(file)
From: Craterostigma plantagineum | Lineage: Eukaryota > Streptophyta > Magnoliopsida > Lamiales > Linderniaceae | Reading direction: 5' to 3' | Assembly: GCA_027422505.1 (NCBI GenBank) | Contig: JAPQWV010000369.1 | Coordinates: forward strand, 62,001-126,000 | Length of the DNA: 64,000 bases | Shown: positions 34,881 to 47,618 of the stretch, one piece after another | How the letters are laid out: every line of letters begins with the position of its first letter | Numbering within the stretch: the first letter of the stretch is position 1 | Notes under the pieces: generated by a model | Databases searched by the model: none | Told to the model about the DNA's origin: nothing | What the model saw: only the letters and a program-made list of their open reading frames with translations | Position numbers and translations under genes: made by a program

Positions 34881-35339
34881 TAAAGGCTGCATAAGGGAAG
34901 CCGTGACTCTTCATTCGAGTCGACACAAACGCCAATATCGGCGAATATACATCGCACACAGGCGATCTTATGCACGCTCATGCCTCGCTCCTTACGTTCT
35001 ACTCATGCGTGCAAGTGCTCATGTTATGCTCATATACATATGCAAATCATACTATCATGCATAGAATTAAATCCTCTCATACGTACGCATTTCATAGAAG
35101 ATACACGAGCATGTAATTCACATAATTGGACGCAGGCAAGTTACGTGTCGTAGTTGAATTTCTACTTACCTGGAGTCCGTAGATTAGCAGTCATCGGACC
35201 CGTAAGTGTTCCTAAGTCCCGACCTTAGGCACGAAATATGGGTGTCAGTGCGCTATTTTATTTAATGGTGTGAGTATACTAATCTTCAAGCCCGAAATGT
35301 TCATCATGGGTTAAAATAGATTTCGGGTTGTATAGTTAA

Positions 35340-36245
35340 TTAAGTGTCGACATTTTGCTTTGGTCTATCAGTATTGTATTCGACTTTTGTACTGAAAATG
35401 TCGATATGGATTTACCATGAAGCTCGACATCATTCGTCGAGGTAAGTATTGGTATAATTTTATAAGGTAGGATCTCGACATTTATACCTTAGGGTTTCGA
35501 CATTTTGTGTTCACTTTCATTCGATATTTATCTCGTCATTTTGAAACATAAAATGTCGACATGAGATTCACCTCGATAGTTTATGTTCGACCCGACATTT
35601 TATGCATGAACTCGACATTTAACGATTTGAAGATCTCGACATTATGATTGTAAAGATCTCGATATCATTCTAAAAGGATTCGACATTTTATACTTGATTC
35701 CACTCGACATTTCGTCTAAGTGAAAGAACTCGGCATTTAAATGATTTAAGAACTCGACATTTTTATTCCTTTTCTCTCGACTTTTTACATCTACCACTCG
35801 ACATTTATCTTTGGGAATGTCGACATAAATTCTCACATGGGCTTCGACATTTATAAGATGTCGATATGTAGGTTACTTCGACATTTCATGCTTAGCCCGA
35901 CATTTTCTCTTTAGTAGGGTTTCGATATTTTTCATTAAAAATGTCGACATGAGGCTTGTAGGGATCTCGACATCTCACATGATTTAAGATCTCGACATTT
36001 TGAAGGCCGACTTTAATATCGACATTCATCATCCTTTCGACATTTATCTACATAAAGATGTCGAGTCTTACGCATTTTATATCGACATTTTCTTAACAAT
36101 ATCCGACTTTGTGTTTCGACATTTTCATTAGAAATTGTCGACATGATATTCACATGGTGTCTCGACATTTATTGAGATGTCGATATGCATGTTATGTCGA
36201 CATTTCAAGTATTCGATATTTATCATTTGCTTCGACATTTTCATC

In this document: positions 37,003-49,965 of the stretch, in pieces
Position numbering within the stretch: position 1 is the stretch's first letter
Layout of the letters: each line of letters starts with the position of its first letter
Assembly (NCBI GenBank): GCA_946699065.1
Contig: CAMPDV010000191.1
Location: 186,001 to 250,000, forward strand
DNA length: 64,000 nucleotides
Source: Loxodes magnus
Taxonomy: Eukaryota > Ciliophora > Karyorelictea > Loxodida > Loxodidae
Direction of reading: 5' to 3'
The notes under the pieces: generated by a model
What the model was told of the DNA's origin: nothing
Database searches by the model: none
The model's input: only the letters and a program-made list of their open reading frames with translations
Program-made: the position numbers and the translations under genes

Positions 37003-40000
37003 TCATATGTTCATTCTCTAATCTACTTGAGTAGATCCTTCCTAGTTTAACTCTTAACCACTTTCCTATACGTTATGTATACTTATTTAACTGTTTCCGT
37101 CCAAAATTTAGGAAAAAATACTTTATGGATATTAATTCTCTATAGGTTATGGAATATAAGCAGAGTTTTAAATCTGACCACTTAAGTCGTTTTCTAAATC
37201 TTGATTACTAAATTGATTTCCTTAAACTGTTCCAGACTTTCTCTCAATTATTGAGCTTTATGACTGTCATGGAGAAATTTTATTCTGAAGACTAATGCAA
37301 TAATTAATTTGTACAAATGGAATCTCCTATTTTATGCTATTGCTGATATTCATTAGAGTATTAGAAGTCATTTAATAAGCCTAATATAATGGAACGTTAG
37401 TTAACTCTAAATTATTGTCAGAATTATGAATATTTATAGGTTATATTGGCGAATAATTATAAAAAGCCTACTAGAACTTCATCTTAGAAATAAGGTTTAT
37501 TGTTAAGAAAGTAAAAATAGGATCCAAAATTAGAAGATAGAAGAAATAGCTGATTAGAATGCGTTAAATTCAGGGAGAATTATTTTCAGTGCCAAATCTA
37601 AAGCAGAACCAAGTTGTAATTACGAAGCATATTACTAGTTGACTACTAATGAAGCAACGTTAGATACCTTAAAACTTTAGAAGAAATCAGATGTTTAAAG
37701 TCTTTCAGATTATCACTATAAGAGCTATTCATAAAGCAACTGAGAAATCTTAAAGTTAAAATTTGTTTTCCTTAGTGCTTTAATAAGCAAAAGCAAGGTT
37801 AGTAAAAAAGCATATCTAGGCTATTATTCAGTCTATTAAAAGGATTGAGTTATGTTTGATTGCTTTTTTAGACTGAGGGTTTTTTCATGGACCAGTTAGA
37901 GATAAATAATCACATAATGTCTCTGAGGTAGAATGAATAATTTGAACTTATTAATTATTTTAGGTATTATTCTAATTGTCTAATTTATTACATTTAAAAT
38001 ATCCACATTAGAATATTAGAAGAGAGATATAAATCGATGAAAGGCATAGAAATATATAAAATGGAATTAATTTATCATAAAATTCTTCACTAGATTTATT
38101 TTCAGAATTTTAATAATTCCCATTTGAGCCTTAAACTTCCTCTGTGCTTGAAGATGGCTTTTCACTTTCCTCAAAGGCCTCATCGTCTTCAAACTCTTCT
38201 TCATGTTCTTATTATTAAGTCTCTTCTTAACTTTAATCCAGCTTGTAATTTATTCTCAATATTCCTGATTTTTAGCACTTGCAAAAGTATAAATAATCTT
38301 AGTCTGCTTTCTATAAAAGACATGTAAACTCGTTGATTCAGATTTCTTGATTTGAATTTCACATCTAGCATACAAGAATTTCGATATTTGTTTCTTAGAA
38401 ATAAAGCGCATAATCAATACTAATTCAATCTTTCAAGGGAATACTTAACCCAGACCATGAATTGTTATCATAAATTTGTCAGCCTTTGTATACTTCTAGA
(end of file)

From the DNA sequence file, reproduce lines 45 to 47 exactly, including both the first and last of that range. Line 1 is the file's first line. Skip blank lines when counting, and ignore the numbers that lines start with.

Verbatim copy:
37901 GATAAATAATCACATAATGTCTCTGAGGTAGAATGAATAATTTGAACTTATTAATTATTTTAGGTATTATTCTAATTGTCTAATTTATTACATTTAAAAT
38001 ATCCACATTAGAATATTAGAAGAGAGATATAAATCGATGAAAGGCATAGAAATATATAAAATGGAATTAATTTATCATAAAATTCTTCACTAGATTTATT
38101 TTCAGAATTTTAATAATTCCCATTTGAGCCTTAAACTTCCTCTGTGCTTGAAGATGGCTTTTCACTTTCCTCAAAGGCCTCATCGTCTTCAAACTCTTCT